"The snowflakes were as big as 20c pieces," he said. " It was absolutely wonderful, it was beautiful."

Jaime Melanson, who lives in Mahuta Gap just south of Dargaville, said the snow was accompanied by wind gusts of 111kmh at 8am.

Climate scientist Georgina Griffiths, of the National Institute of Water and Atmospheric Research (NIWA), said yesterday was the coldest day in Auckland since records began in 1961.

The temperature at the airport reached 8.1 degrees Celsius - compared with the previous lowest high of 8.7C, on July 4, 1996.

While at the Wellington Airport the temperature got to 6.8C making it the second coldest day there since records began in 1959, the first being 6.5C on June 21, 1976.

NIWA also confirmed a large number of record low August maximum temperatures yesterday, particularly in North Island locations.

At Tauranga's airport, the mercury fell to 8.9C - its lowest since 1941. Temperatures dropped to 3.5C in Martinborough - the lowest in August since 1986 and in Waiouru the mercury fell to -1.0C, the lowest since 1972.

In Palmerston North temperatures fell to 6.2C - the lowest August temperature since 1940, and in Hamilton, the mercury dropped to 6.8C, the second coldest day in August since 1940. Gisborne also recorded its second lowest temperature since 1940 at 8.2C.

But New Zealanders had good news to look forward to - MetService said the temperature would creep up by about one degree each day until the end of the week.

Many state highways around New Zealand were closed, including the Desert Road and Rimutaka Hill road in the North Island and the Lewis Pass and Arthurs Pass in the South Island.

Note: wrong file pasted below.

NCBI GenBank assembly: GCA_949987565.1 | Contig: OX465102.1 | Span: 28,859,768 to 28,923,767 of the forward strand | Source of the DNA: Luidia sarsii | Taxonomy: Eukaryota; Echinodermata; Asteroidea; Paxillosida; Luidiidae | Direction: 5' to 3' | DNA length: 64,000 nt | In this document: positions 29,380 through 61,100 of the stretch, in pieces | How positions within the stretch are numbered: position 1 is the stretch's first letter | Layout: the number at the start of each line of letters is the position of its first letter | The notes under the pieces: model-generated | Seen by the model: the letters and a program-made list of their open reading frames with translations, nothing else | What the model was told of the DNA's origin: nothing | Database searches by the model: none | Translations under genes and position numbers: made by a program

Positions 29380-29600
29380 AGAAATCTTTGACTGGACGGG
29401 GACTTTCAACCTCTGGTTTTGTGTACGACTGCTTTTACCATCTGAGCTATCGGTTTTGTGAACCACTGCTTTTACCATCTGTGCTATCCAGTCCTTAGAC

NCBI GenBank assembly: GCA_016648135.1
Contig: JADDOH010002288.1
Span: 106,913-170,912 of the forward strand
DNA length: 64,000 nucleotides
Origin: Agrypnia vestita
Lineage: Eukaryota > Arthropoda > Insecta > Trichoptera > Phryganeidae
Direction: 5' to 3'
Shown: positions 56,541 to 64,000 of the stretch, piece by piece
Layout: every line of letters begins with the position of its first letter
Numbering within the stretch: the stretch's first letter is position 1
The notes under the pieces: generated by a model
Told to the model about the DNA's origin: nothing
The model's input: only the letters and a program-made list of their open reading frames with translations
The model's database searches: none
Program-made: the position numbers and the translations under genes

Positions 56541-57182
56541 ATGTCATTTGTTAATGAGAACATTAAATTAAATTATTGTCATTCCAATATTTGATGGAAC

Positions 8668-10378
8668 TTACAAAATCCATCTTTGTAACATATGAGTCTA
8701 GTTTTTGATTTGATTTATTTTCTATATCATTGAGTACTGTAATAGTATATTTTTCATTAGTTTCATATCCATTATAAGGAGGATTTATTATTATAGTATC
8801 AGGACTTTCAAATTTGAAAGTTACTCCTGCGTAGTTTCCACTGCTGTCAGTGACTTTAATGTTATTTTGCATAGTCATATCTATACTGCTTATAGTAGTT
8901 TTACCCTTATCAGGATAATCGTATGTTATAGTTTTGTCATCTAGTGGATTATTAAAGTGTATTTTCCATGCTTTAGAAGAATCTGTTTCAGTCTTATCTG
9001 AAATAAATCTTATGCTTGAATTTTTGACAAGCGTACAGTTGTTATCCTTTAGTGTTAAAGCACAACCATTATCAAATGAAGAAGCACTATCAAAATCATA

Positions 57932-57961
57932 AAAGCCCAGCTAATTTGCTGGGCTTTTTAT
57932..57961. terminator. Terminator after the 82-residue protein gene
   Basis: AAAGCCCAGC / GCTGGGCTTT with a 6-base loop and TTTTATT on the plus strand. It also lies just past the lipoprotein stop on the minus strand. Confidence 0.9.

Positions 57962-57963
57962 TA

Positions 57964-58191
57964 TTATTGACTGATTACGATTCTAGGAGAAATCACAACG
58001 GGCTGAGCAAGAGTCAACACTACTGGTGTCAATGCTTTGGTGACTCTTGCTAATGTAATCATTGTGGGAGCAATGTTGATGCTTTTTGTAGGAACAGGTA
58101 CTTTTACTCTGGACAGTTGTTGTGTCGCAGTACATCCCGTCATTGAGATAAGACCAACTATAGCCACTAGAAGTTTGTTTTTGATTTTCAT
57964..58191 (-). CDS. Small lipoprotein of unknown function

Police have warned of treacherous driving conditions as the snow would turn to ice, which has already seen one car slide off the road on the southbound lane near the Tawa off ramp this morning.

Prime Minister John Key called on employers to be compassionate to workers who were snowed in, and said the timing of the weather was "slightly lucky" as farmers were just beginning lambing season.

"If there is a whole lot of snow and ice and you can't get out of your driveway then you'd expect employers to take a generous view towards that," Key said.

Conditions in the northern hill suburbs of Wellington remained hazardous with 24 hours of snow now frozen on the ground.
The Transport Agency was liaising with police to get the slush swept off roads, and grit poured over the worst-hit places to give more traction.

These include the Ngauranga Gorge, State Highway One near Otaki, Levin and Manakau, and State Highway 56 near the Longburn overbridge where numerous cars were reported to have slid off the road.

Mail was not delivered for a second day in some parts of the country with the entire lower North Island missing a postal delivery today.

Many children stayed at home as some school in Wellington and all schools in Christchurch were closed. And bus services were disrupted in both cities.

 

- Stuff, Dargaville News, The Dominion Post, The Press, Southland Times and Taranaki Daily News